The man in the photo studio told me that my film is long expired and there’s no point in scanning it.
But well, I like photographing on expired film. Mainly because you never know what you’ll get. When you finally see the photographs it’s nothing what you expected, nothing that you could remember – almost like the moment you captured on the photo has never happened. It feels like looking at your memories from a different perspective, something that is new but old at the same time.
A little bit like remembering something that you forgot a long time ago. That’s what I mainly like about the expired film.
“i used to tell my students, or maybe rather, classify photography in quite an original way: photography needed and not needed. Of course that’s a metaphor. Photography not needed is created with no influence from outside, that means, it’s a highly personal choice of the photographer. I’ve always told my students, and I continue to do it until today, do as much photography not needed as you can. It’s the most authentic, the most real and it tells us something about the author. Of course that terminology, needed and not needed – that’s only humoristic. It’s not important in the moment”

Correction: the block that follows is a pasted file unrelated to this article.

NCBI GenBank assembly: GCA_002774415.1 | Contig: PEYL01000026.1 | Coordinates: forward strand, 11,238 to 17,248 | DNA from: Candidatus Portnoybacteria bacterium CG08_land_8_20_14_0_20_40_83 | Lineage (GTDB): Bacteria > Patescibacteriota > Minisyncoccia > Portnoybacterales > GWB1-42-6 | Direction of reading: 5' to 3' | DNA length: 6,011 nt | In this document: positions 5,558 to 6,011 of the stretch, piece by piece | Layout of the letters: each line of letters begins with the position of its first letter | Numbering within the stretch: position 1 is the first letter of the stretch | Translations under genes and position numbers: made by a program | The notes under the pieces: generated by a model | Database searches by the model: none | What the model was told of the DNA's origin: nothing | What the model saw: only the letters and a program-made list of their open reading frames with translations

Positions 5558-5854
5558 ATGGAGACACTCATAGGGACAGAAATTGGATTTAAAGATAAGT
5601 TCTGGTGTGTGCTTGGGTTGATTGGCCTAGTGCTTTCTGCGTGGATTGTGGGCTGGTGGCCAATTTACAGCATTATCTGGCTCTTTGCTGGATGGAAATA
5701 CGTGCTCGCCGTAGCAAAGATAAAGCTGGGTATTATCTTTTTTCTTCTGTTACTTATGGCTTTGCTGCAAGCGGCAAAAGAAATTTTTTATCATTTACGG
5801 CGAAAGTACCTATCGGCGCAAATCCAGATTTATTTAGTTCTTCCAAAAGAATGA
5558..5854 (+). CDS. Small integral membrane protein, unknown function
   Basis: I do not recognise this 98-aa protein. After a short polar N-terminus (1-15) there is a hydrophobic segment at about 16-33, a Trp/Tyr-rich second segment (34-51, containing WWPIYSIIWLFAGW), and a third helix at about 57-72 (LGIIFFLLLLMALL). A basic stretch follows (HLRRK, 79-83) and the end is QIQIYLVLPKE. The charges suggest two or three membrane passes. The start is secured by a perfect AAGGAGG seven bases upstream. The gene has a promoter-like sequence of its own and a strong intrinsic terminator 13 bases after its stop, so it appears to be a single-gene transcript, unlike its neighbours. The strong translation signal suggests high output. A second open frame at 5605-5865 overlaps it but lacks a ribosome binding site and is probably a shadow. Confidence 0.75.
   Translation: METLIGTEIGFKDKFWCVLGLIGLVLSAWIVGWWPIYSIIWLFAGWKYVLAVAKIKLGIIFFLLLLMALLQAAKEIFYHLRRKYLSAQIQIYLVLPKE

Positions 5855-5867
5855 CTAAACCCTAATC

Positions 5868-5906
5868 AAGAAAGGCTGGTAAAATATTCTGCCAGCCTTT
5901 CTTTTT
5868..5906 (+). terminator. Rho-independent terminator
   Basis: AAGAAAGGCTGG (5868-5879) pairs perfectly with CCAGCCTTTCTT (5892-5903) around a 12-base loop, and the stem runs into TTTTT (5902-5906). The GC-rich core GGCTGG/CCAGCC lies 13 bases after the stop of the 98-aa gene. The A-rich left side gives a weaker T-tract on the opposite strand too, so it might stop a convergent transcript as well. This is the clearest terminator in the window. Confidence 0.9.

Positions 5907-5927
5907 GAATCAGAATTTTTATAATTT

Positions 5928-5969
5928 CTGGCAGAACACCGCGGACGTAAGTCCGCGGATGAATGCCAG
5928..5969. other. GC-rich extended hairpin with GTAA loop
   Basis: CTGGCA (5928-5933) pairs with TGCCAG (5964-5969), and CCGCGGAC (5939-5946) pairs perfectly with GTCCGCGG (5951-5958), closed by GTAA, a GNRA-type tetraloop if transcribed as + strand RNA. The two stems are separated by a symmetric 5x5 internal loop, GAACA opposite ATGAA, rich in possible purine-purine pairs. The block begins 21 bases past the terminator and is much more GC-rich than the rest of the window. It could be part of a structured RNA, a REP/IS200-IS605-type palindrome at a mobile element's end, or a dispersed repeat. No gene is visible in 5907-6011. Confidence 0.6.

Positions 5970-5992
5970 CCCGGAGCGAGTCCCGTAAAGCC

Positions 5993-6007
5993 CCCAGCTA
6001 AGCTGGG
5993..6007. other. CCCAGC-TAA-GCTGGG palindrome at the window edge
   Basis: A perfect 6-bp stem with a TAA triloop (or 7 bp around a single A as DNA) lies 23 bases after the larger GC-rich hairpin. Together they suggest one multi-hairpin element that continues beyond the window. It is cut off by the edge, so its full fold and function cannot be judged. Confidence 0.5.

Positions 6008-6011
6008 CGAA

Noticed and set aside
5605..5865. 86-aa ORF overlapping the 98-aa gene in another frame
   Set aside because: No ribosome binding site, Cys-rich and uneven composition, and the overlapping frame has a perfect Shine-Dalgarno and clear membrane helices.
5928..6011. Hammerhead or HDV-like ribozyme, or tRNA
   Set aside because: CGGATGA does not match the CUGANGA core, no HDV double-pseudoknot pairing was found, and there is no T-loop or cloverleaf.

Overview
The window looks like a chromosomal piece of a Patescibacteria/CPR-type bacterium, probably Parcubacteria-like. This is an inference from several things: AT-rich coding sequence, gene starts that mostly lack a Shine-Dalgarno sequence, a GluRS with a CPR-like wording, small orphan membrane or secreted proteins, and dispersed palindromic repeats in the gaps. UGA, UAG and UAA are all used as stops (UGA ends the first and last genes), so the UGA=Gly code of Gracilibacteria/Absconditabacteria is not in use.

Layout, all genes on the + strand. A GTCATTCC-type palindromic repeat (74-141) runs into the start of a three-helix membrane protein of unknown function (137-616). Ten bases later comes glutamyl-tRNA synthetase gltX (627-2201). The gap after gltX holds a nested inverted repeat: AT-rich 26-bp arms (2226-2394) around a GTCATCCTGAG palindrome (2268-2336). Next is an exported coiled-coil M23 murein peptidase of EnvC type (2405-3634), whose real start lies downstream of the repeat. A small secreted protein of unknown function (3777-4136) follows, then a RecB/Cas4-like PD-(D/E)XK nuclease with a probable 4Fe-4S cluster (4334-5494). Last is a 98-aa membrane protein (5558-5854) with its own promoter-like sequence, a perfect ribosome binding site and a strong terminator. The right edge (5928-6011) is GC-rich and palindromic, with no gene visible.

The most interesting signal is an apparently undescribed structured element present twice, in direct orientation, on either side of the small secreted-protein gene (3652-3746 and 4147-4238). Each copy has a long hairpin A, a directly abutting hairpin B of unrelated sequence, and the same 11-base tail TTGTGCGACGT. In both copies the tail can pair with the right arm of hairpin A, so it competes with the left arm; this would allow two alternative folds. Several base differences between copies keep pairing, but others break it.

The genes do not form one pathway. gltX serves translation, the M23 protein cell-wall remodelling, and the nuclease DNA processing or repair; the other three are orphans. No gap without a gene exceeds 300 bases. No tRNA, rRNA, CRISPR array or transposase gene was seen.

Vietnamese floating village in Cambodia. The boy in the photograph has been sent by his family for fisherman training at the age of six. This way he can guarantee himself a stable life once he’s older. Fishermen is this area earn around 60 dollars a month.
the first thing I recall from Madeira is color. Bursting, wild, overwhelming palette of shades, embraced by the sharp, Atlantic light, hitting my eyes on every occasion.
maybe that’s why I like the photographs of Madeira in black and white the most. jungle tamed. organised chaos. big, vast, the most authentic mix of colors, black and white x-rays the island and leaves only what’s essential.
I miss laying my eyes on the far away, vast landscape. Madeira is a big pillow.